My Education: AS, Management Information Systems Information Technology Infrastructure Library Certification Six Sigma Green Belt Certification
My Prior Experience: I started as a software developer for mainframe applications. Later I continued to develop software but for client server-distributed applications. I later transitioned to a job as a software support technical lead where we provided product support for 40 - 50 applications.
My Company: I work at a non-profit health care insurance company.
Job/Career Overview: The key responsibility of my job is to make sure that software releases move in tandem through our testing phases and then into our production environment in unison. Proper software management dictates that all software applications be tested appropriately before they're released for general consumption. I manage and track each component of software that makes up the final release. For each of these components there are multiple design phases and coding and testing that occur. I make sure each of these components moves through as expected.
In order to keep everything in sync, I work with business users, the development group, the business analysts, quality control engineers and system administrators. This requires a broad view of how applications interact with on another as well as a keen attention to detail. I have to track which version of software is in each phase at all times and be able to orchestrate the movement of a complete set of applications from one phase to another in totality.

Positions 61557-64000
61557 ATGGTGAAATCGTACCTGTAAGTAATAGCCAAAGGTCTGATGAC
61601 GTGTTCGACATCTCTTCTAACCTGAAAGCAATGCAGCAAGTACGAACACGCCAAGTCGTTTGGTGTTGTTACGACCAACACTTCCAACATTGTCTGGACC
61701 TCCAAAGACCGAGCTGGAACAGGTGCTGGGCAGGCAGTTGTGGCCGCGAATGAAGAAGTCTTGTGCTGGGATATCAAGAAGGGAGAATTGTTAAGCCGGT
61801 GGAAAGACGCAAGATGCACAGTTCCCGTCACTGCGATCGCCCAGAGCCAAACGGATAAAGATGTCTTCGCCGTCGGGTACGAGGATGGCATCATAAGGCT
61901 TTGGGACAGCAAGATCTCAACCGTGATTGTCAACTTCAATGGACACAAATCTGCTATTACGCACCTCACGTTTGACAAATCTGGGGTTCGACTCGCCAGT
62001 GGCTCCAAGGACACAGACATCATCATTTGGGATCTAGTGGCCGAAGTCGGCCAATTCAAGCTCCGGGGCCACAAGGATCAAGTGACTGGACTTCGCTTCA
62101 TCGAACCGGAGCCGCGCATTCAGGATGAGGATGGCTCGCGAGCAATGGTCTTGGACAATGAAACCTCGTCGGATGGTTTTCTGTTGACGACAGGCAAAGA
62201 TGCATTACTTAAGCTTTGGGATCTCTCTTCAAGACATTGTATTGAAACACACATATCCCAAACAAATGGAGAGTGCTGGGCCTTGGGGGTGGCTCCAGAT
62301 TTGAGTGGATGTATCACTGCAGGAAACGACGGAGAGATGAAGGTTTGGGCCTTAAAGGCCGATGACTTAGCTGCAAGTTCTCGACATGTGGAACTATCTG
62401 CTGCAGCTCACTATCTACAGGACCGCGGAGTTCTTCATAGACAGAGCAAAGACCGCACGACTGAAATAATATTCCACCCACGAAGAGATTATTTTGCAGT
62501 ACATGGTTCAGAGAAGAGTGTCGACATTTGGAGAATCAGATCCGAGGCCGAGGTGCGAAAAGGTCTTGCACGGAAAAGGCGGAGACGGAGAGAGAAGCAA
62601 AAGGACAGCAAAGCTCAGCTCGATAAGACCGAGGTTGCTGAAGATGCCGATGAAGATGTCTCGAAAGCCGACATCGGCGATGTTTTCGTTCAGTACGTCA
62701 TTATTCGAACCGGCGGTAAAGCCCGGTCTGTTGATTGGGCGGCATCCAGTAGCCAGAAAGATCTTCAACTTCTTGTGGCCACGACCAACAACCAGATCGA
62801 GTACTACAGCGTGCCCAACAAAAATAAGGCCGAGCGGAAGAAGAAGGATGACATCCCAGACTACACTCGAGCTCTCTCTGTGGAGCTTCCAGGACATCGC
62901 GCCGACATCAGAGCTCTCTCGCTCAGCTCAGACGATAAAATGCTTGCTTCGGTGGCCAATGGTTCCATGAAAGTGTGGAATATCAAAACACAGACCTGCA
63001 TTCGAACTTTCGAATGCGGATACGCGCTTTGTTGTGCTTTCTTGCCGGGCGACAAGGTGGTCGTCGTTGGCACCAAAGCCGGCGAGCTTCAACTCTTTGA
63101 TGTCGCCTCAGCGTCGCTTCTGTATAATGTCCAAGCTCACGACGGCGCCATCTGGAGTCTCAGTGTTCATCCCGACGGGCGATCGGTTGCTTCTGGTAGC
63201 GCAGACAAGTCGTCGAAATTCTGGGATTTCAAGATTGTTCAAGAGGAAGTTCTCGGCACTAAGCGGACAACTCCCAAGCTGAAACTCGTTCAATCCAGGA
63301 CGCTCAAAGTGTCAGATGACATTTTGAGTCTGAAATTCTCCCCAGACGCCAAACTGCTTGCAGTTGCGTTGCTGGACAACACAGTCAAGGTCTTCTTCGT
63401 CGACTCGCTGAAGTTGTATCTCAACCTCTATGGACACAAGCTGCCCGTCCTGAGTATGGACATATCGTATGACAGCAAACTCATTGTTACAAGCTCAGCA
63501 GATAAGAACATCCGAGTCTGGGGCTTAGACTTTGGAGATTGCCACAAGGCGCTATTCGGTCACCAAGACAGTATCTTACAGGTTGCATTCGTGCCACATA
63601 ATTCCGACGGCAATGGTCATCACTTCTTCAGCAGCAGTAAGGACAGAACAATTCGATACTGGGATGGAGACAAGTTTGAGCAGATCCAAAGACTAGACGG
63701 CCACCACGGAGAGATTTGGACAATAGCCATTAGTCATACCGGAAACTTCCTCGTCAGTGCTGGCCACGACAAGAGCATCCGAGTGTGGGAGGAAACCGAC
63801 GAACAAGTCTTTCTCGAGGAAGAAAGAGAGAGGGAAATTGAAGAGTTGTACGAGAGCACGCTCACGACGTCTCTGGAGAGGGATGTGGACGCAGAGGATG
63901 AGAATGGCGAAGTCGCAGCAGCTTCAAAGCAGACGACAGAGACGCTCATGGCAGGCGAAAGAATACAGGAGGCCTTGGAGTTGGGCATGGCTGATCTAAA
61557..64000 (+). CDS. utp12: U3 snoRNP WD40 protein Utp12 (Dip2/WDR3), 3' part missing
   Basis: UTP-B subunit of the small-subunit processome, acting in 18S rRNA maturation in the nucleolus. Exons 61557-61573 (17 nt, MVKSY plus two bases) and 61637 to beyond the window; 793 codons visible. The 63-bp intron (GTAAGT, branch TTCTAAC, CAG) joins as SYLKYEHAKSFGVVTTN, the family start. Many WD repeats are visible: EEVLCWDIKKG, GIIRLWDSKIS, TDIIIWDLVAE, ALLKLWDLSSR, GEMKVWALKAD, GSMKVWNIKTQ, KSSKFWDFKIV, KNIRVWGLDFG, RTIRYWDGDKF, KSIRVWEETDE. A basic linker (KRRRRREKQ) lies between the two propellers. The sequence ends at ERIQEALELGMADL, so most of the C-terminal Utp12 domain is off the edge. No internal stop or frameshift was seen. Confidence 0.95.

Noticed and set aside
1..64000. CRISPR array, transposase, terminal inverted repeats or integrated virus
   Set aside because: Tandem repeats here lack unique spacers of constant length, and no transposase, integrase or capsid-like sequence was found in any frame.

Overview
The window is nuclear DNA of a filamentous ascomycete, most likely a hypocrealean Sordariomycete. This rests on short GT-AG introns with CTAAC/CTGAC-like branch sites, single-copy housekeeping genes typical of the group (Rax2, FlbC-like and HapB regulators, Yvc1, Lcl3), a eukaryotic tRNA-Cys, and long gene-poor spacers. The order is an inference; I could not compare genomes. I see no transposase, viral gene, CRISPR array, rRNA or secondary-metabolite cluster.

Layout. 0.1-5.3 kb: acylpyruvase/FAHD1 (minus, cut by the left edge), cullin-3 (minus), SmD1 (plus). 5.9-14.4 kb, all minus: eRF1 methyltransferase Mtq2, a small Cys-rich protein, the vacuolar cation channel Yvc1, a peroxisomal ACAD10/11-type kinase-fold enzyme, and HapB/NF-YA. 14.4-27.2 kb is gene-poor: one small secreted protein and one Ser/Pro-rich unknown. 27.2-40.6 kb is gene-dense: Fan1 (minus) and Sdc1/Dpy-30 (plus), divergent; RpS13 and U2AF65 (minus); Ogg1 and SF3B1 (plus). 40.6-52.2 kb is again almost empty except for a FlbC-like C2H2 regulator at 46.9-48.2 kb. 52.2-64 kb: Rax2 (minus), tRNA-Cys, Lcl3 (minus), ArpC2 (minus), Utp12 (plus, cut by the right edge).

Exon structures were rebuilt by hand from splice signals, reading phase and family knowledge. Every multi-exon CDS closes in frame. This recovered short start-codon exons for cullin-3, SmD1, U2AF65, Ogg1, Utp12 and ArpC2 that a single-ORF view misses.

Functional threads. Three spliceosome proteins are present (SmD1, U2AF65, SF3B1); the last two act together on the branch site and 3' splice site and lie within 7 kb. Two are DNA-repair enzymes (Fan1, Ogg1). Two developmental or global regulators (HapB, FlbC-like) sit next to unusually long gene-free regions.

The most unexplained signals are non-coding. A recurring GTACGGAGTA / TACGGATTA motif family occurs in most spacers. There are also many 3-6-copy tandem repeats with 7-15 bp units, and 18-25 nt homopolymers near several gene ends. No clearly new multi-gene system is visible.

More Insights: Often I am the gatekeeper and have to enforce standards, even when it is easier just to ignore the proper steps and find the path of least resistance. Many times I have to look like the bad guy and say NO, which can be difficult for some people to hear.
I rate this career 8 out of 10.
I love the analytical part of my job since I get to use problem-solving skills on a daily basis. I implement processes which are meant to standardize and simplify the entire software release process.
The part that can be frustrating about my job is that I only get injected into the process at the end of a very long line of steps that must occur to properly develop and deliver software. This means I often get caught in the rush to get a product into use. Which means it's almost always crunch time.
It is advantageous to have a knowledge of all facets of information technology, so take as broad a range of studies as possible and don't just focus on one particular information technology field. You should have just as much exposure to networking, security, and operating systems as you do to the various programming languages.